London – The funeral of Queen Elizabeth II’s husband, Prince Philip, will take place next week, Buckingham Palace said on Saturday, announcing a stripped-back ceremony due to coronavirus restrictions, and a return for exiled royal Prince Harry but not his wife, Meghan.
The announcement came as the couple’s eldest son, heir to the throne Prince Charles, 72, paid a heartfelt tribute to his “dear Papa”, and said he and the royal family missed him “enormously”.
“My dear Papa was a very special person who I think above all else would have been amazed by the reaction and the touching things that have been said about him, and from that point of view we are, my family, deeply grateful for all that,” he added.
“It will sustain us in this particular loss and at this particularly sad time.”
The Duke of Edinburgh – the 94-year-old queen’s husband of 73 years — died peacefully on Friday just two months short of his 100th birthday, triggering eight days of national mourning.
Royal officials said his funeral, which will be televised, will take place at 1400 GMT on Saturday, April 17 in St George’s Chapel, Windsor Castle, west of London.
It will be preceded by a national minute’s silence.
Government guidelines restrict mourners to just 30 people and close attention has been paid to the pared-down guest list for the funeral, particularly whether the duke’s grandson Harry would attend.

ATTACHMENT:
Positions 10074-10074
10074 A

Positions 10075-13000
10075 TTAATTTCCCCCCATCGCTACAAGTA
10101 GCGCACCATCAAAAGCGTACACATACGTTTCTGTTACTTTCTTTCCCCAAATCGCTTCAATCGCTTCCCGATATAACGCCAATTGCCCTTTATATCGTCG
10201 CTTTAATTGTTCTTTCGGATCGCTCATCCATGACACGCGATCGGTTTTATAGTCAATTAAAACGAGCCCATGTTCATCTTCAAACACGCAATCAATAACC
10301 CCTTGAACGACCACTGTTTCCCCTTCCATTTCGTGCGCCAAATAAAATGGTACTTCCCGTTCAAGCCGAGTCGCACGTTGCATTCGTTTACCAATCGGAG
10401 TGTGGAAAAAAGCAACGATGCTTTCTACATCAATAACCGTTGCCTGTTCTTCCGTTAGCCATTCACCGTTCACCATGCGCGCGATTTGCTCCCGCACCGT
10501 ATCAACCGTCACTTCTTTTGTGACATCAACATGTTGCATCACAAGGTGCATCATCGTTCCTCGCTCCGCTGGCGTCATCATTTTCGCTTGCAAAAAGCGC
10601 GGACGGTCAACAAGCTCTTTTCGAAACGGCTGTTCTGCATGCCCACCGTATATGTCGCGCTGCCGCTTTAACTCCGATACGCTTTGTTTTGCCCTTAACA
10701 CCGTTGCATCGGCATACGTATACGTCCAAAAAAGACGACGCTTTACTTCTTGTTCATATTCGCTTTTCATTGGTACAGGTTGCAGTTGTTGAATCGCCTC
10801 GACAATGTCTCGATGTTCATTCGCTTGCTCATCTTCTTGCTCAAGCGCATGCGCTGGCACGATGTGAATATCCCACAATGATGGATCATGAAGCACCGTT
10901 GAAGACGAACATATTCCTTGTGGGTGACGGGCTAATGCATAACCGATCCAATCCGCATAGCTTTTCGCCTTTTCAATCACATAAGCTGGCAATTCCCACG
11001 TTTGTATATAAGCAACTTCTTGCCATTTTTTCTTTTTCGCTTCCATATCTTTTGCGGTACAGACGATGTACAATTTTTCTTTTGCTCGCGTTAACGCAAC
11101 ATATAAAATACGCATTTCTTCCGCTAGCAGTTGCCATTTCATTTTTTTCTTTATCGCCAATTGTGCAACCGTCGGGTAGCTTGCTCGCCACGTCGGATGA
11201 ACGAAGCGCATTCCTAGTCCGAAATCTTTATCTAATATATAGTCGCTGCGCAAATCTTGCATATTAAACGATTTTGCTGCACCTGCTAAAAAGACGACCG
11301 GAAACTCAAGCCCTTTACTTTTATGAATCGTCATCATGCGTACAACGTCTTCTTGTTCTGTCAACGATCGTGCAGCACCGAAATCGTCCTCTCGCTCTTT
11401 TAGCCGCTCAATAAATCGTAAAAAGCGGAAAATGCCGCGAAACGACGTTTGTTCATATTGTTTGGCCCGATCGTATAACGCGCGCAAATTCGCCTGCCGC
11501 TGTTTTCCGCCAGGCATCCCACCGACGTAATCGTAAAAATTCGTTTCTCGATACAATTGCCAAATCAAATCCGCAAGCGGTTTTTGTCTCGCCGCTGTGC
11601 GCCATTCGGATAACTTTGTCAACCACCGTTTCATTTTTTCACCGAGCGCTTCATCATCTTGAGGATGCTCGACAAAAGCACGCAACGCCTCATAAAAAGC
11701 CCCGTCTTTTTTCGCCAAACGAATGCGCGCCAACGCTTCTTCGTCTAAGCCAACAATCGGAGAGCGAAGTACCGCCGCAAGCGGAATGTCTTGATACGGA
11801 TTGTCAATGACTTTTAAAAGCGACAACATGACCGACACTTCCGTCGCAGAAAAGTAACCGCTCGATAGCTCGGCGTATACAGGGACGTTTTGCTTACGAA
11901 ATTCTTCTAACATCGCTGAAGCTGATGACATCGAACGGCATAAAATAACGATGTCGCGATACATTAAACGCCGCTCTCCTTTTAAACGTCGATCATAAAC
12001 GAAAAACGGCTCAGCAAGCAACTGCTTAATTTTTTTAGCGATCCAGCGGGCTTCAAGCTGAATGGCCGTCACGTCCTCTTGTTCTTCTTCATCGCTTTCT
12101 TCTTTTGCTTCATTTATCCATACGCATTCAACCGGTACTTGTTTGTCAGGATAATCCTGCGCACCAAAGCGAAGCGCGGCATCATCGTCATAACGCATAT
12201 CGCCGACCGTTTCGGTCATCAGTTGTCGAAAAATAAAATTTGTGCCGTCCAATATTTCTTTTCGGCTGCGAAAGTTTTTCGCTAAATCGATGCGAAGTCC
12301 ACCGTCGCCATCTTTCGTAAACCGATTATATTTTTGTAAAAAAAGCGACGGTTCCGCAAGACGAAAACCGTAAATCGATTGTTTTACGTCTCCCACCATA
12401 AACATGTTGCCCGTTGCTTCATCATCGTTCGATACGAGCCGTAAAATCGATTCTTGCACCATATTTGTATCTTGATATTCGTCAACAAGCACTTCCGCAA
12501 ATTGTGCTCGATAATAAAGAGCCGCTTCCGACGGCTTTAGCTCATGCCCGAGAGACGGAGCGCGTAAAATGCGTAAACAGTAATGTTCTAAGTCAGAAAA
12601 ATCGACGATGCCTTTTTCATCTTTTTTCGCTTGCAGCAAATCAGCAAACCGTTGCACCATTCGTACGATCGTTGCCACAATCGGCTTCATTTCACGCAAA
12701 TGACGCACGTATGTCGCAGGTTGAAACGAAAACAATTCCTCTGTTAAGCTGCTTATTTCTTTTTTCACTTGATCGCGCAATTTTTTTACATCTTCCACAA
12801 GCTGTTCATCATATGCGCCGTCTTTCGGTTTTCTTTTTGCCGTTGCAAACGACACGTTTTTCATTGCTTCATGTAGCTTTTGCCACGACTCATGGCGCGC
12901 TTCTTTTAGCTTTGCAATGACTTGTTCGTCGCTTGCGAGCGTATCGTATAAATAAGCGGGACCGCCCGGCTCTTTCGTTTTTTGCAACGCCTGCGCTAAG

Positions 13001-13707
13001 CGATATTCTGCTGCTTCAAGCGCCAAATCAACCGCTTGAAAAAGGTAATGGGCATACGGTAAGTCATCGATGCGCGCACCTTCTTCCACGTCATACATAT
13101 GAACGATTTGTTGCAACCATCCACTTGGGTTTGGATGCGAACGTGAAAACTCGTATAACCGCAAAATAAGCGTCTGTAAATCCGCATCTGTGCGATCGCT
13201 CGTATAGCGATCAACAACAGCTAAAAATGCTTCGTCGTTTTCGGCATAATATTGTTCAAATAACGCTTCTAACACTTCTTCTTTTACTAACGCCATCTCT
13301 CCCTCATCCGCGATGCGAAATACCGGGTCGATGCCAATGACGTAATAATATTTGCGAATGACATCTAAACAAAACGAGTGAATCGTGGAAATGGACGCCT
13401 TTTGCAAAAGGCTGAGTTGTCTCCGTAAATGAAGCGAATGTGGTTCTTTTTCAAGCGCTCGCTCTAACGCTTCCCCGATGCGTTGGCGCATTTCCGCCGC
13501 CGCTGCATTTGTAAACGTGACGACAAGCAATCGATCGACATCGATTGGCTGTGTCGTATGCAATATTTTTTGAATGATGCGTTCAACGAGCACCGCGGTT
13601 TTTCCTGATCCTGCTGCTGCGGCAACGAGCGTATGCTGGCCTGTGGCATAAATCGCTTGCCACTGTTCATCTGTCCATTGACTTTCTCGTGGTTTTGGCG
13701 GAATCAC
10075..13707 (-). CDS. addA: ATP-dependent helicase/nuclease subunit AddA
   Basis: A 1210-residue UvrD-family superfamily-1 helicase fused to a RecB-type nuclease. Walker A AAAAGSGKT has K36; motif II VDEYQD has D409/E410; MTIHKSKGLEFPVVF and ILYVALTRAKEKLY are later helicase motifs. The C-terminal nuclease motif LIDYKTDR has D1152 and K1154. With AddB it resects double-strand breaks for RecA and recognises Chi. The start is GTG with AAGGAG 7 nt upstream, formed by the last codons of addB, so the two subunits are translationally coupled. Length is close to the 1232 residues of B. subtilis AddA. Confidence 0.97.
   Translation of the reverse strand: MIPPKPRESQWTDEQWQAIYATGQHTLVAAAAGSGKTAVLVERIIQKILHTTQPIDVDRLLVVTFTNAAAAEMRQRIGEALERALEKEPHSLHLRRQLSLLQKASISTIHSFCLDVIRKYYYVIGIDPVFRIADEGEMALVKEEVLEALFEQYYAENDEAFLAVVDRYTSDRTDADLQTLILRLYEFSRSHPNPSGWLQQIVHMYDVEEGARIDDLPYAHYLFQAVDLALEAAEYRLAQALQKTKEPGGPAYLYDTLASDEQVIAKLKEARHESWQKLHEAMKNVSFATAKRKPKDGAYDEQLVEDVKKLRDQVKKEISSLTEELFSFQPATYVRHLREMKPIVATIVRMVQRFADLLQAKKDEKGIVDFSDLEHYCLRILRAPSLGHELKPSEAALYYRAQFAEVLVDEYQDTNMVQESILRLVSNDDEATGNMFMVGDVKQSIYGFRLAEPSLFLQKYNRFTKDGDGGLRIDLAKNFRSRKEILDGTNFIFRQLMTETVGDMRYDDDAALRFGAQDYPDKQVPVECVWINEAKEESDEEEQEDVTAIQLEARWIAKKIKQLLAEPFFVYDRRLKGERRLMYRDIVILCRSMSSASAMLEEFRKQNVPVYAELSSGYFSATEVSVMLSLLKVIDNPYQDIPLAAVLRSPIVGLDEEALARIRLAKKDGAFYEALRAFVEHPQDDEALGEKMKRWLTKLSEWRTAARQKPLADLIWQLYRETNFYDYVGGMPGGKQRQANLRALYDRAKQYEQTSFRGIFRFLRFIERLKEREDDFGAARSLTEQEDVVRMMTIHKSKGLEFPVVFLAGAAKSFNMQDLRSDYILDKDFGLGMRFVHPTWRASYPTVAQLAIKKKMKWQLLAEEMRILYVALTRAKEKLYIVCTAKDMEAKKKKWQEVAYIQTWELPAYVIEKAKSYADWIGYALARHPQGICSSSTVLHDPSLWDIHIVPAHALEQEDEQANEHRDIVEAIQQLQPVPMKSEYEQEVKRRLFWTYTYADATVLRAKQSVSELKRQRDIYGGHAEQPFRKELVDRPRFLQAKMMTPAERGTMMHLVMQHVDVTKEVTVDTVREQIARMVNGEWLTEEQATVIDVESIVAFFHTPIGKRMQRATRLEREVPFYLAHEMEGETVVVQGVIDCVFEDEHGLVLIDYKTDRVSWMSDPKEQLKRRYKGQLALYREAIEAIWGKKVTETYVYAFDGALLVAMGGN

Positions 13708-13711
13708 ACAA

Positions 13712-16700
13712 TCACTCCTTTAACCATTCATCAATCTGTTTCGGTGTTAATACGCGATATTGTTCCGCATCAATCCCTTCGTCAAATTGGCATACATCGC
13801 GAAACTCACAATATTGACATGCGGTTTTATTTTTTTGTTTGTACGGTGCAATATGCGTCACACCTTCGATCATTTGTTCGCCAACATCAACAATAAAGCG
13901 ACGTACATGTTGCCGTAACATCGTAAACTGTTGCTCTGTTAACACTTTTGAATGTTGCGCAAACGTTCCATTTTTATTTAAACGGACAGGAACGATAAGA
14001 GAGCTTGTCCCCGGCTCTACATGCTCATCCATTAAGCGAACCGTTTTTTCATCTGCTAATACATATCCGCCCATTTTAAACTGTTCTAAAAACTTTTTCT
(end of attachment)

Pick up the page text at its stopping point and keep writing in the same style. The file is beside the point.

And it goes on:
Palace officials confirmed he would but his American wife, Meghan, who is pregnant with their second child, had been advised against travelling from the United States on medical grounds.
The couple, who quit frontline royal duties last year, have launched a series of broadsides against the royals, including accusing them of racism, and of failing to treat Meghan’s mental health.
Gun salutes earlier echoed around the United Kingdom on Saturday as the armed forces paid solemn tribute to the duke.
The coordinated 41-round volleys to the former Royal Navy commander were fired at a rate of one per minute from 12:00 (1100 GMT) in London, Edinburgh, Cardiff and Belfast, as well as at naval bases, from warships at sea, and in the British territory Gibraltar.
Similar salutes — the most according to military protocol — were also held in Canberra and Wellington, as the Queen is head of state in Australia and New Zealand.
At the Tower of London, a crowd of more than 100 onlookers kept a respectful silence as they watched the Honourable Artillery Company fire shots on the banks of the River Thames.-IOL.